Thursday, February 28, 2008

Zeit Sudoku Bookmarklet

As you know, I am a Sudoku addict. For a nice ten minute break I often download the daily sudoku from Die Zeit. Until recently, from this bookmarked page, I had to change the level from "leicht" to "schwer" and then press the button for the PDF version to print out.

But now, they introduced even another page before that (where you have to choose between the Flash version and the puzzle from the printed (only weekly) newspaper or the oldstyle version that allows the download. You could no longer bookmark the next page as there the URL already contained some sort of session ID.

Of course, they want me to go through all these pages to make sure I do not miss any of the ads they want to present me. But I think that this new version requires a few mouse clicks too much and so I decided to have a look at the page's source code.

It turns out that the URL for the PDF no longer contains a session ID but instead contains today's date, slightly more than you can do with a static bookmark. But that got me thinking that one might be able to solve this problem with a bookmarklet, a bookmark that makes use of the fact you can have JavaScript in a URL and in a bookmark.

Last time I looked into JavaScript was roughly ten years ago and at that time it seemed like a very stupid idea to have some crippled language where you have to transmit all of the source code to the browser which then slowly interprets it if you can do much much more powerful things on the server side with CGI scripts.

Since then, a lot of time has passed and I have heard many interesting things (let me mention only AJAX) suggesting I should maybe reconsider my old dismissal of JavaScript. I had a look though a number of reference sheets and here it is: My first own JavaScript sniplet: A sudoku download bookmarklet. Clicking on this link (or bookmarking it and retrieving the bookmark) brings you directly to the PDF version on the latest "schweres" sudoku! Here is the source:

javascript:var d=new Date();
var m=d.getMonth()+1;
var t=d.getDate();
open('' +

Thursday, February 07, 2008

Geometric Hamilton Jacobi

Today, over lunch, togther with Christian Römmelsberger, we tried to understand Hamilton-Jacobi theory from a more geometric point of view.

The way this is usually presented (in the very end of a course on classical mechanics) is in terms of generating functions for canonical transformations such that in the new coordinates the Hamiltonian vanishes. Here I will rewrite this in the laguage of symplectic geometry.

As always, let us start with a 2N dimensional symplectic space M with symplectic form \omega. In addition, pick N functions q^i such that the submanifolds L(x^i)=\{m\in M|q^i(m)=x^i\} are Lagrangian, that is T_mL(x^i) is a Lagrangian subspace of T_mM (meaning that the symplectic form of any two tangent vectors of L(x^i) vanishes). If this holds, the q^i can be regarded as position coordinates.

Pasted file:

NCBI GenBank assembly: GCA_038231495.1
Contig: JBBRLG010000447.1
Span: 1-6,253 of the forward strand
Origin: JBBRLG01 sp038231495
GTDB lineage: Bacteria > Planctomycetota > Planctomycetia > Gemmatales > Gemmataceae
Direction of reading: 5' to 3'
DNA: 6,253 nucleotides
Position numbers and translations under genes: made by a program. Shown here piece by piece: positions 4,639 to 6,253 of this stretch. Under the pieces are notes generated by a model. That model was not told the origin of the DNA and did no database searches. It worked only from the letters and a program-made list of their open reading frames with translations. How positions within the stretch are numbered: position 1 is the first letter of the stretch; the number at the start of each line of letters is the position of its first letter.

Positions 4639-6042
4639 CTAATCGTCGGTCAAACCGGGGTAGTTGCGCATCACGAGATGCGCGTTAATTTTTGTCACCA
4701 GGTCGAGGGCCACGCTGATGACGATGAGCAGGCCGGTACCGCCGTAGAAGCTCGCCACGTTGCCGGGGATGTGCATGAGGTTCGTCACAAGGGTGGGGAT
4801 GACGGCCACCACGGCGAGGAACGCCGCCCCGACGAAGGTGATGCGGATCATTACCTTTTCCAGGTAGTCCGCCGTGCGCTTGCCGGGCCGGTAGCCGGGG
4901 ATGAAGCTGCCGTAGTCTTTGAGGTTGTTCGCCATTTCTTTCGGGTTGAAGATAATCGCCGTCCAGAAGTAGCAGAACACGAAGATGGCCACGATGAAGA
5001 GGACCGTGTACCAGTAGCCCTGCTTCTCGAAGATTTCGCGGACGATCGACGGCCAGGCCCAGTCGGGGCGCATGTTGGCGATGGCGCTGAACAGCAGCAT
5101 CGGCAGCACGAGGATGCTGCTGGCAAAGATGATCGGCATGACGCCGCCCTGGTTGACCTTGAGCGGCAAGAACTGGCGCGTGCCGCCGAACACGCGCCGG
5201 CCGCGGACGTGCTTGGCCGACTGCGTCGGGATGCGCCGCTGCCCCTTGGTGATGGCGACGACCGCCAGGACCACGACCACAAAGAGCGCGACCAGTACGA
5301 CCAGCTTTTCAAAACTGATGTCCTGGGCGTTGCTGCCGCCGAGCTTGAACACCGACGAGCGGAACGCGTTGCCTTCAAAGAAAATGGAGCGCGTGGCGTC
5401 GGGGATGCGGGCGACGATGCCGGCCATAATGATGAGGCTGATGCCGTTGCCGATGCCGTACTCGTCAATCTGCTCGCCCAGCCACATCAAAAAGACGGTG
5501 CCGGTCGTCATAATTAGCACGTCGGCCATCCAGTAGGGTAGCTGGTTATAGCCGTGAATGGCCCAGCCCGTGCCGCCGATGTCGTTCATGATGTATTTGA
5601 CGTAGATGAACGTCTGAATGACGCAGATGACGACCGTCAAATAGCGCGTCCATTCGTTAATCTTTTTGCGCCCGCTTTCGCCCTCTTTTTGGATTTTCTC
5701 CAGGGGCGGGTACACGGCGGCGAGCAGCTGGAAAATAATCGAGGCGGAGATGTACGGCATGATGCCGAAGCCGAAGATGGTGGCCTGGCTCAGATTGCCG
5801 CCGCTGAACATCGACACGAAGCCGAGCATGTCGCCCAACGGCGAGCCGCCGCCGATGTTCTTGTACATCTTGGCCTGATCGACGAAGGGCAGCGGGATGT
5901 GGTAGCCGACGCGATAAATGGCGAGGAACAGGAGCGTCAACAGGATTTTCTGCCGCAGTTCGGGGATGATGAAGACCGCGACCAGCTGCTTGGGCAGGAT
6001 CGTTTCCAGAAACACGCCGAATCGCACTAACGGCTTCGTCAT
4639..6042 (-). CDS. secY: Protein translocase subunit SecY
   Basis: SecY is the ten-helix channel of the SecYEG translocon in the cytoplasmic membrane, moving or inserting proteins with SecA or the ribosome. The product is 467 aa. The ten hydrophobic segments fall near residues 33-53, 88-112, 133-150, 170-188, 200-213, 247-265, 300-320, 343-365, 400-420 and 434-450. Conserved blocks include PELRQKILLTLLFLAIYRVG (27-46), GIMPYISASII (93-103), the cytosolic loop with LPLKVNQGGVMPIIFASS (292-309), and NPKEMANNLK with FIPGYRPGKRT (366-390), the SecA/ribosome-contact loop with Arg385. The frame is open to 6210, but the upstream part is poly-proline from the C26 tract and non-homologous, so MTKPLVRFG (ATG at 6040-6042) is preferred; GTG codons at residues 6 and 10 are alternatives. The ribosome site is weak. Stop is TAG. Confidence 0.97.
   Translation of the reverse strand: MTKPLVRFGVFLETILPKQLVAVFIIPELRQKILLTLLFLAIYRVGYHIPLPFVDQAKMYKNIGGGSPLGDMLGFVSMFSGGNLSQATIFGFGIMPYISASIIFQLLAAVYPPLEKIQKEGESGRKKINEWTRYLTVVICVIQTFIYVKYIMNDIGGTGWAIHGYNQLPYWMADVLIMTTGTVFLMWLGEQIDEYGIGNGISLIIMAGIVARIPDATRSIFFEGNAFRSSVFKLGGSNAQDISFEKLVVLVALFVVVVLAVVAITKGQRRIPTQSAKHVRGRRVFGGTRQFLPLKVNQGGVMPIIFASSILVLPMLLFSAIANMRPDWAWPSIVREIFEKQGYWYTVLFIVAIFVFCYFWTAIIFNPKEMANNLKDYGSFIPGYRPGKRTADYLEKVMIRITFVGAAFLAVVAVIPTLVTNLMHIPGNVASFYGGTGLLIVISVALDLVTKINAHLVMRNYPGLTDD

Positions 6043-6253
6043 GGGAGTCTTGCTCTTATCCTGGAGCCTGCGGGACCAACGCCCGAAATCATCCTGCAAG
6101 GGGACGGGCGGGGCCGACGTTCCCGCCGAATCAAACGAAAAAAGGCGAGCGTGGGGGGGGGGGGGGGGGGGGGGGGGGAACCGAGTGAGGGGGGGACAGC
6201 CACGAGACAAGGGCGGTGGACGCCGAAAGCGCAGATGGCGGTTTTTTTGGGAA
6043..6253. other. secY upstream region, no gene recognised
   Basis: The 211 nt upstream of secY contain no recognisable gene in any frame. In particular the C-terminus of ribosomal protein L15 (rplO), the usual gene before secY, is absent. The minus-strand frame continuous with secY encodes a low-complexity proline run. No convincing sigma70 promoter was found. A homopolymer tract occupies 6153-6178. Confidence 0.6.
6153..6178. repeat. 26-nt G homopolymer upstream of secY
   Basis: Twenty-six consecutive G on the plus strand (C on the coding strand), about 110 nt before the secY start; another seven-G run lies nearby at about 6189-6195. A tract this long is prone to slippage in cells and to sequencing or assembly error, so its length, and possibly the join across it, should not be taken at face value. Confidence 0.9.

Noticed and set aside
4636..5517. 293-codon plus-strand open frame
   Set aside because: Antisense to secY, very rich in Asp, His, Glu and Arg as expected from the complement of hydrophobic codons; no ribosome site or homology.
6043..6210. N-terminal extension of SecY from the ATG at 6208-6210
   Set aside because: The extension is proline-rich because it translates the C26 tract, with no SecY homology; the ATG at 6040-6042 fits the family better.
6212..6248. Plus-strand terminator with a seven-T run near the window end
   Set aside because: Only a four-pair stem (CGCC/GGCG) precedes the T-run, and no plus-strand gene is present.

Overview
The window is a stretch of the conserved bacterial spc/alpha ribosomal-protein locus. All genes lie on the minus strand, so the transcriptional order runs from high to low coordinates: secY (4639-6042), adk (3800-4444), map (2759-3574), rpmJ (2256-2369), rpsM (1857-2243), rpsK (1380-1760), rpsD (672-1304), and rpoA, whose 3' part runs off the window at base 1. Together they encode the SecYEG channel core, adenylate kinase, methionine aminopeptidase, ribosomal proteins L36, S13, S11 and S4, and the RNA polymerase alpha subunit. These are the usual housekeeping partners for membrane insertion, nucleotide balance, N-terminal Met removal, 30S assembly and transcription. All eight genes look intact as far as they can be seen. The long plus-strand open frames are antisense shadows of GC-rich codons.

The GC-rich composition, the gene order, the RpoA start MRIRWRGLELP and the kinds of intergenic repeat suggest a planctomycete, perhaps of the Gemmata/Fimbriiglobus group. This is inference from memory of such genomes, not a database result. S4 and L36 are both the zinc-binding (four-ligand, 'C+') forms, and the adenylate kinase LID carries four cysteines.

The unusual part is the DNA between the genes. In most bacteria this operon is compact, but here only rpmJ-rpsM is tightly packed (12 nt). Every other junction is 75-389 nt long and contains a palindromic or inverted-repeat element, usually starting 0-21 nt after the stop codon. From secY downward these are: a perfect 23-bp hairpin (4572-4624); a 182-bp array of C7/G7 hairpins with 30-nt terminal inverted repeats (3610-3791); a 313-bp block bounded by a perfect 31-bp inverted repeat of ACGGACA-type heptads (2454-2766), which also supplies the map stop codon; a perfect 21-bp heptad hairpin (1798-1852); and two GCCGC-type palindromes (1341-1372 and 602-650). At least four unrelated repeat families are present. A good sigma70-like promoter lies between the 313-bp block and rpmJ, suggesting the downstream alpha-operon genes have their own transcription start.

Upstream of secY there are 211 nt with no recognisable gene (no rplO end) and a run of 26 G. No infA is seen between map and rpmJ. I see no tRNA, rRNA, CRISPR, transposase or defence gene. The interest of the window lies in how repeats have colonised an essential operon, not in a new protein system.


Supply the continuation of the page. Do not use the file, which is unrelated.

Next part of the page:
Starting from these Lagrangian submanifolds, we can locally find a family of 1-forms in the normal bundle \theta\in N^*L(x^i) such that \omega=d\theta. You should think that \theta=p_idq^i for appropriate momentum coordinates p_i on the Lagrangian leaves of constant q^i. But here, these are just coefficient funtions to make \theta a potential for \omega.

Now we repeat this for another set of position coordinates Q^i which we assume to be "sufficiently independent" of the q^i meaning that TM=TL(q^i)\oplus TL(Q^i). This implies that locally (q^i, Q^j) are coordinates on M. With the Q^i comes another 1-form \Theta and since d\Theta=\omega=d\theta are locally related by a "gauge transformation". We have \theta = \Theta + dF for a function F.

Let's look at \theta a little bit closer. A general normal 1-form would look like f_i(q^j,Q^k)dq^q. But since we started from Lagrangian leaves, there is no dq^i\wedge dq^j in \omega and thus \theta=p_i(Q^j)dq^i. But expressing this in coordinates yields

p_i(Q^j)dq^i=\theta=\Theta + dF= P_idQ^i + \frac{\partial F}{\partial q^i}dq^i + \frac{\partial F}{\partial Q^i}dQ^i

Comparing coefficients we find p_i = \frac{\partial F}{\partial q^i} and P_i = -\frac{\partial F}{\partial Q^i}. You will recognize the expressions for momenta in terms of a "generating function".

What we have done was to take two Lagrangian foliations given in terms of q^i and Q^i and compute a function F from them. The trick is now to turn this procedure around: Given only the q^i and a function F(q^i,X^j) of these q^i and some N other variables X^j, one can compute the Q^i as functions on M: Take a point m=(q,p)\in M and define Q^i(m) by inverting p_i = \frac{\partial F(q,X=Q)}{\partial q^i}. For this remember that p_i was defined implicitly above: It is the coefficient of dq^i in \theta.

Up to here, we have only played symplectic games independent of any dynamics. Now specify this in addition in terms of a Hamilton function h. Then the Hamilton-Jacobi equations are nothing but the requirement to find a generating function F such that the Q^i are constants of motion.

Even better, by making everything (that is h and Q and F) explicitly time dependent, by the requirement that the action 1-form is invariant: \theta- hdt = \Theta - Hdt giving H = h +\frac Ft we get a transforming Hamilonian and we can require this to vanish:

0= H = h +\frac Ft

If we think of the Hamiltonian h given in terms of the coordinates (q^i,p_i) this is now a PDE for F which has to hold for all m\in m. That is, writing F as a function of q^i and X^i it has to hold for all (fixed) X^i as a PDE in the q^i and t.